Симакова А. В., Степусь И. С. Recruitment needs for the Russian Arctic zone development // StudArctic forum. Выпуск 3 (7), 2017, DOI: 10.15393/j102.art.2017.1981


Выпуск № 3 (7)

Экономика и управление

pdf-версия статьи

УДК 331.5.024.5

Recruitment needs for the Russian Arctic zone development

Симакова Анна Васильевна
Центр бюджетного мониторинга ПетрГУ (185910, Республика Карелия, г. Петрозаводск, пр. Ленина, д.33),
simakova@petrsu.ru
Степусь Ирина Сергеевна
Центр бюджетного мониторинга ПетрГУ (185910, Республика Карелия, г. Петрозаводск, пр. Ленина, д.33),
stepus@psu.karelia.ru
Научный руководитель:
Шабаева Светлана Владимировна
Ключевые слова:
labor market
occupations in demand
occupational barometer
forecasting
Аннотация: There are more than 1 million people working in the Russian Arctic zone. Most Russian Arctic territories’ regional economy is experiencing acute shortage in qualified staff. More than 60% of vacancies declared by employers to the Employment Service’ are dealing with qualified workers and specialists of middle qualification. According to survey results performed by leading employers in the Russian Arctic, there was compiled a list of the TOP-25 occupations - such as drill rig operator, oil and gas operator production, mechanic-repairers, laboratory assistant of chemical analysis.
A distinctive feature of the Arctic region economy is the high prevalence of shift migration as one of the circular types of labour migration. Up to 15-20 % of people work as shift migrants for the leading enterprises in the Russian Arctic zone. Shift migration is the most widespread in the oil and gas sector of the economy.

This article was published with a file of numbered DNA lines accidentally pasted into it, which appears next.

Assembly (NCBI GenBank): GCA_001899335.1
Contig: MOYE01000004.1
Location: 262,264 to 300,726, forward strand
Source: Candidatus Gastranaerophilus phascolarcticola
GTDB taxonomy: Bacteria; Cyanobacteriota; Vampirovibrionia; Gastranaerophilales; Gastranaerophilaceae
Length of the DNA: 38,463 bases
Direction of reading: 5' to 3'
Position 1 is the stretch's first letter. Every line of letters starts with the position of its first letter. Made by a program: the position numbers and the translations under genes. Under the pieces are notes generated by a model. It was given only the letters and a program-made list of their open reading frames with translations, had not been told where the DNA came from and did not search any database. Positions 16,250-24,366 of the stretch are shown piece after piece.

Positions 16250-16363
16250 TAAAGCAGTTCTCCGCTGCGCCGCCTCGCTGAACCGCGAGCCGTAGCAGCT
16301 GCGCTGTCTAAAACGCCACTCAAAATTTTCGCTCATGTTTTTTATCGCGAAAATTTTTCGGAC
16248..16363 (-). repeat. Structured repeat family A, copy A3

Nowadays, the key approach to the Russian Arctic zone development is the development of "back up zones" based on already established urban agglomerations. In this context, the territory of the Euro-Arctic macro-region of Russia is unique and has great potential since 92% of the population lives in these cities. For Kola, Arkhangelsk, Vorkuta, Nenets "back up zones" development priorities are defined in accordance with the industry specifics and type of innovative economic development (mainland or island).
Статья поступила: 20.11.2017; Принята к публикации: 04.12.2017;

Основной текст

The Russian Arctic zone includes 9 regions. It covers one fifth of the area country. At the end of May 2017, the Republic of Karelia was included in the Arctic zone of Russia. But the study was conducted for 8 regions of the Russian Arctic.

The Russian Arctic provides enormous resources: there are the largest deposits of coal, gold, rare metals, as well as huge reserves of aquatic biological resources, hydropower, forest, recreational and other natural resources. Obviously, they should become the basis for successful social and economic development and well-being of Russia.

Figure 1 – Territories of the Russian Arctic zone

The structure of the economy of the Russian Arctic differs from the average Russian. The economy of the Arctic regions is directed to the extraction of minerals, their processing and transportation. In all Russian Arctic regions, the area «Mining» prevails, which constitutes one third of the Gross Regional Product (GRP) of the macroregion. The identification of development priorities allows to take into account the tendencies of development of economic structures for the future, which should become a reference point for the training system in order to meet the actual request from the economy.

The Russian Arctic has sufficient labor potential. Today in the Russian Arctic permanently live 2.4 million people, which is more than in the arctic zone of 7 other Arctic countries of the world. This is dominated by the urban population, which is concentrated near the main infrastructure facilities.